Music and Vision homepage Classical Music Programme Notes for concerts and recordings, by Malcolm Miller


<<  -- 2 --  Jennifer I Paull    CATHY BERBERIAN: LEGACY


In the 21st century, we are totally unaware of the outrageousness of both The Beatles in the early 1960s and Cathy Berberian's daring in making their music (amongst others) into sketches of caricatures within picture frames. She shocked a stiff, formal, intellectual public into awareness of how the other (rather more than) half lived. She was a famous 'classical' performer and one didn't mix chalk and cheese in those days. There were no web sites of a Bryn Terfel offering downloadable videos of a superb artist caressing the melody of Shenandoah with perfect skill. Intellectual seriousness was one thing and popular music was another; 'ne'er the twain shall meet', was missing from Cathy's vocabulary (all tongues).

'Conventional' was not applicable to her in any way, shape or form and that applied equally to her eclectically rich education. She remained fascinated by languages and folk music her life long. As Leonard Bernstein pointed out, the in-built rhythm of language is the DNA of its folk music. (I paraphrase a little, as DNA had not been yet been discovered.) Acting, dance (all genres), costume design, mime, music hall, cinema and humour were to be studied and ingested. In this way, Cathy Berberian laid the solid foundations of her future, inexhaustible storehouse of inspiration and seemingly effortless performance. 'She had a incredible stage presence.' -- Luciano Berio, Music is The Air I Breathe -- Dutch TV documentary.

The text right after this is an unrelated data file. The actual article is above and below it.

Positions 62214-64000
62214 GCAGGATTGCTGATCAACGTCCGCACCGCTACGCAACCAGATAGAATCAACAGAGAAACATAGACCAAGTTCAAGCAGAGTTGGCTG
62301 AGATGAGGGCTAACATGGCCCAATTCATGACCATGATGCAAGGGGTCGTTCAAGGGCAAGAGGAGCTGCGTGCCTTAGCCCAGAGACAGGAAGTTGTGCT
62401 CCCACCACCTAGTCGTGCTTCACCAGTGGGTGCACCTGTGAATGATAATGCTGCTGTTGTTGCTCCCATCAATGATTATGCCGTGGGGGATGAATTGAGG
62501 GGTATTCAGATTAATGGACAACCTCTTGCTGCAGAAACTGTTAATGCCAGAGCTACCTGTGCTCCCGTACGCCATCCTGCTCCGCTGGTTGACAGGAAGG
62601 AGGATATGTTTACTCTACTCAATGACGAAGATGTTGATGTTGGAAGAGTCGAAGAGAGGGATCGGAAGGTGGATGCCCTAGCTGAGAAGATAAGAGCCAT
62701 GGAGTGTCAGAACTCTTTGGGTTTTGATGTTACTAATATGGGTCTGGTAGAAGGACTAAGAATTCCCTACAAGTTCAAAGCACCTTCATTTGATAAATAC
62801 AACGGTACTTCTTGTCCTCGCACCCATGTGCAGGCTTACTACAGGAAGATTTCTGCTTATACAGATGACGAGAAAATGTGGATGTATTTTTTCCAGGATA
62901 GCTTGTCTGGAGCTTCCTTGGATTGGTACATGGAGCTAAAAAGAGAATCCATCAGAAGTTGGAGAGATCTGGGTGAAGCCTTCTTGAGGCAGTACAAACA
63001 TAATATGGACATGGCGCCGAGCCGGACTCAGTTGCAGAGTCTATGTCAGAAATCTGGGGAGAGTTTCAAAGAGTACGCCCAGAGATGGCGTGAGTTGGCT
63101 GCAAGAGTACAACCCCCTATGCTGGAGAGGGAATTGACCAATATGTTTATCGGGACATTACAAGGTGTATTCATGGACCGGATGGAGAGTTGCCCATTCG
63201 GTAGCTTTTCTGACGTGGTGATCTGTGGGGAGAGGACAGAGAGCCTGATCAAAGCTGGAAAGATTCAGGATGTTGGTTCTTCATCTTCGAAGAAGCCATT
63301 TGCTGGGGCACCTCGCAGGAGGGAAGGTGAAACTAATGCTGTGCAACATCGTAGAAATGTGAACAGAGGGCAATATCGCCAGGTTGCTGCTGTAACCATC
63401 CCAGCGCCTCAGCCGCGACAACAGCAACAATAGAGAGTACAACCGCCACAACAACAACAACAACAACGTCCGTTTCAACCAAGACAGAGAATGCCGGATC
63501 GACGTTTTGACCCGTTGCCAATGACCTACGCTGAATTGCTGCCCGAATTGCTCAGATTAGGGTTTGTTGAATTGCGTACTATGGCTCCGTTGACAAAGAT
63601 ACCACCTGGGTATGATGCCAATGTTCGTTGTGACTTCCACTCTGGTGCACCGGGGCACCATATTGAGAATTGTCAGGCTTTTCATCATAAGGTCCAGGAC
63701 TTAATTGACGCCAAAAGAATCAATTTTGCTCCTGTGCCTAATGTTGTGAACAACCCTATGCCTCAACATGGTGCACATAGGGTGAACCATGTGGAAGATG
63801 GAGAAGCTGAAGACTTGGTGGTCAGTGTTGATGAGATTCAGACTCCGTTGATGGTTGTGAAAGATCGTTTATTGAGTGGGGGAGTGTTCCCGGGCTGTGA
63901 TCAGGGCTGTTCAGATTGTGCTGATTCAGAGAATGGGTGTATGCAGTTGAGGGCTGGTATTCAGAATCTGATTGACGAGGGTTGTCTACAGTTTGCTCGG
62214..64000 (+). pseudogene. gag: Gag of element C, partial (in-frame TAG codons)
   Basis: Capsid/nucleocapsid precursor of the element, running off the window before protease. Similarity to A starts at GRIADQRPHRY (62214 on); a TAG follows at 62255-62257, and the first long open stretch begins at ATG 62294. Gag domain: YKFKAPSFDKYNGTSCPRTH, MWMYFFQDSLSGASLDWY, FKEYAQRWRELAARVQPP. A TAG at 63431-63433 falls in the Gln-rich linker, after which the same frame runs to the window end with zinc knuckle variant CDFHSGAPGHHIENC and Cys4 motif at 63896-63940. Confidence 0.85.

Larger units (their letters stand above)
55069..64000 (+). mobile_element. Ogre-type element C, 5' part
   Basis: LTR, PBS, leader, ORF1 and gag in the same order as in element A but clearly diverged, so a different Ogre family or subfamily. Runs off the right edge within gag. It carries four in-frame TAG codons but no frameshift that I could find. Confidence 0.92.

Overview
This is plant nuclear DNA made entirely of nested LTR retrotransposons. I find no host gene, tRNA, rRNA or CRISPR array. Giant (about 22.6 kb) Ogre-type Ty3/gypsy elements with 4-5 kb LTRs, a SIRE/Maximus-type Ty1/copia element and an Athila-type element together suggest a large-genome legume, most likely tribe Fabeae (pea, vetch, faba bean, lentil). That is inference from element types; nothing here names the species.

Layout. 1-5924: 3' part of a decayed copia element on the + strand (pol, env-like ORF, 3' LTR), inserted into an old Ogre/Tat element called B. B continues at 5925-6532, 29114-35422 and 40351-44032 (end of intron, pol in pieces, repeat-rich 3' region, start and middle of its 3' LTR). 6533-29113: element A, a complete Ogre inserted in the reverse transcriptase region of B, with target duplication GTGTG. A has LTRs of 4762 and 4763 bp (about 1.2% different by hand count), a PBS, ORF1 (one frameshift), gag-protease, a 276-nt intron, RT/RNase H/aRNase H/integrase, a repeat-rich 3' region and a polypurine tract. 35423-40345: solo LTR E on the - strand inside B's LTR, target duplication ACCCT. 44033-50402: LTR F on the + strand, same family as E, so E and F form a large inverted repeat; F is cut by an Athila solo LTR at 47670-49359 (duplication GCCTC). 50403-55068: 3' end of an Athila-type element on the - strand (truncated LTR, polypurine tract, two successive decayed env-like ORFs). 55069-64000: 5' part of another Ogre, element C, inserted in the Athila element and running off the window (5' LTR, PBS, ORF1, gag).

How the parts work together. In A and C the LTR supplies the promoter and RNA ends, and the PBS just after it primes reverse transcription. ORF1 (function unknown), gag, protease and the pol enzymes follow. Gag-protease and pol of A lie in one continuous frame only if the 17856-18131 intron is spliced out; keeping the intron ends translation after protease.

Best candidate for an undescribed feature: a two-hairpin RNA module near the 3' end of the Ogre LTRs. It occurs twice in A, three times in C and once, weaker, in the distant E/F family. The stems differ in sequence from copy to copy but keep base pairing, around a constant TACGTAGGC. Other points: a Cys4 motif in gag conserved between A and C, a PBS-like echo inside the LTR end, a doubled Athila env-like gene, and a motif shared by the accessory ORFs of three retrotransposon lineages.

Often devouring two books daily, Cathy was fascinated by all the colours and flavours she unearthed in her insatiable curiosity for detail. Here was an artist who was quintessentially 'different': the rebel, the unique, the special, the one and only who could. She was script-writer/director and choreographer of her recital 'scenarios', which were ad lib-ed and tailor-made to fit her audience's reactions on the night. The beautiful hand movements of Armenian Dance (Cathy shone in a well-known troupe in her youth) remained one constant ingredient of the scenic variety she grafted upon her musical diversity. Cathy Berberian gave her audience a 'show'. They were entertained and they were educated.

Much of her creation was inexactly credited to those who labelled her improvisatory singing skills as entirely their own compositions, appending their names and conveniently forgetting hers. The woman's role was secondary in society, in marriage and in rights. Were Cathy to be alive today, I very much doubt that she would meekly endure the general lack of appreciation for, and unawareness of her due standing as the artistic giant she undoubtedly was, for many years.

Proudly exhibited to sing Ramona when a precocious two-year-old, and as her father's ventriloquist 'dummy' just a few years later at regular, family gatherings, she inherited his love of stage performance and vaudeville. It proved an excellent apprenticeship.

As well as that of her family's native Armenian culture, Cathy took lessons in Hindu dance. She absorbed styles and skills like blotting paper. A newly discovered parallel thought, gesture or interpretational logic could always enrich her performances, which became the wealthier for her general knowledge and increased awareness.

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Copyright © 30 October 2005 Jennifer I Paull, Vouvry, Switzerland


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